Bob Windle (born 1944) is a former Australian freestyle swimmer. He won
the 1500 m freestyle and took bronze in the 4 × 100 m freestyle
relay at the 1964 Summer Olympics in Tokyo, and silver and bronze in the
4 × 200 m and 4 × 100 m freestyle relays respectively at the
1968 Summer Olympics. He is the only male swimmer to represent Australia
at the Olympics in all freestyle distances from 100 m to 1500 m.
During his career, Windle set six world records, won six Commonwealth
Games gold medals, and won 19 Australian Championships in all distances
from 220 yd to 1650 yd. He won his first national title in 1961 and
made his international debut at the 1962 British Empire and Commonwealth
Games. After the 1964 Olympics, Windle enrolled at Indiana University,
and converted to sprint swimming. He competed in the 1966 British Empire
and Commonwealth Games in Kingston, Jamaica, winning three competitions,
all in world record times. He competed in his second Olympics in Mexico
City in 1968, racing the 100 m and 200 m freestyle and the corresponding
relays. He retired after the games and worked for Allis-Chalmers in the
United States, before being transferred to their Australian division.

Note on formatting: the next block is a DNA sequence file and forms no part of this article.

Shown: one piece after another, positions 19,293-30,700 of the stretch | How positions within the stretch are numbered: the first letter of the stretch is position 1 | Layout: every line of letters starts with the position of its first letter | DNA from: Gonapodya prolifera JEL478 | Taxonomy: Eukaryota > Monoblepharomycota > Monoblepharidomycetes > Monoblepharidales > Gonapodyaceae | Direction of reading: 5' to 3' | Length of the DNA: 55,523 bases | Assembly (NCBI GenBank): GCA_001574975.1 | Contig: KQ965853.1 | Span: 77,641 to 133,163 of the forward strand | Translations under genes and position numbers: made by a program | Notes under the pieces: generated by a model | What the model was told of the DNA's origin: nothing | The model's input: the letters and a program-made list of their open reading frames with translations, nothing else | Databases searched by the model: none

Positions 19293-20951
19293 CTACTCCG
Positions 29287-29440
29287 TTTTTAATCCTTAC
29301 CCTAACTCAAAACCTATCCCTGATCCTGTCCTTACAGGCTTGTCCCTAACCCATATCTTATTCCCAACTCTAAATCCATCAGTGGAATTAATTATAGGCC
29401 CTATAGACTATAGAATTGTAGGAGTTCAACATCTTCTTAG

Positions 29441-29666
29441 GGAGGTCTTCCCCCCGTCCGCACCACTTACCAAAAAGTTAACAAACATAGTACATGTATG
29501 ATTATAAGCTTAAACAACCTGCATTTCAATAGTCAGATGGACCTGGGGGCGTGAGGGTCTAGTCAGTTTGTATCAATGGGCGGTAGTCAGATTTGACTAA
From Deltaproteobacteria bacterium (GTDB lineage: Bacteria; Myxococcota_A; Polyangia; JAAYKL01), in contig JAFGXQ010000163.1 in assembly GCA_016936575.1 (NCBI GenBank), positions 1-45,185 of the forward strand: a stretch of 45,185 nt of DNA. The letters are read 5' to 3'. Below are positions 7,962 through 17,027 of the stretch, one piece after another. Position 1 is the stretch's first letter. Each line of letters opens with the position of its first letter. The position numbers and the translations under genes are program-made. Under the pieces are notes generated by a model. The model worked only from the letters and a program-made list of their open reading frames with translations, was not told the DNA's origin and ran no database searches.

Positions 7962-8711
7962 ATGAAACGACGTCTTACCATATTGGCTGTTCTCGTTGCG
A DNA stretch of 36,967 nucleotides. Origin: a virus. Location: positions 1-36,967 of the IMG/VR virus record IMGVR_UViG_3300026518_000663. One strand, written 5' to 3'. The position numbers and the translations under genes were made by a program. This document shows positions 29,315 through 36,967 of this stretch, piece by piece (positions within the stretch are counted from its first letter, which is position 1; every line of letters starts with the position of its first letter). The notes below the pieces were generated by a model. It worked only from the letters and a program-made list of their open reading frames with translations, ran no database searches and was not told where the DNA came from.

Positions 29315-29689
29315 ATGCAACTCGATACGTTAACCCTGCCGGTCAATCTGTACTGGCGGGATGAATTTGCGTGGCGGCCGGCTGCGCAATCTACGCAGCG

Read more: <https://en.wikipedia.org/wiki/Bob_Windle>
Today's selected anniversaries:
The Sixth Ecumenical Council convened in Constantinople to take
a position on the theological positions of monoenergism and
Elizabeth Stuart (pictured), a direct ancestor of Elizabeth II
of the United Kingdom, was crowned Queen of Bohemia.
American abolitionist Elijah Parish Lovejoy was murdered by a
pro-slavery mob in Alton, Illinois, during their attack on his warehouse
to destroy his printing press and abolitionist materials.
World War I: British forces captured Gaza when the Ottoman
garrison abandoned the area.
NASA launched the Mars Global Surveyor from the Kennedy Space
Center at Cape Canaveral, Florida.
Wiktionary's word of the day:
A person who makes dire predictions, especially those which are not
believed but turn out to be true.
Wikiquote quote of the day:
A character is never the author who created him. It is quite
likely, however, that an author may be all his characters
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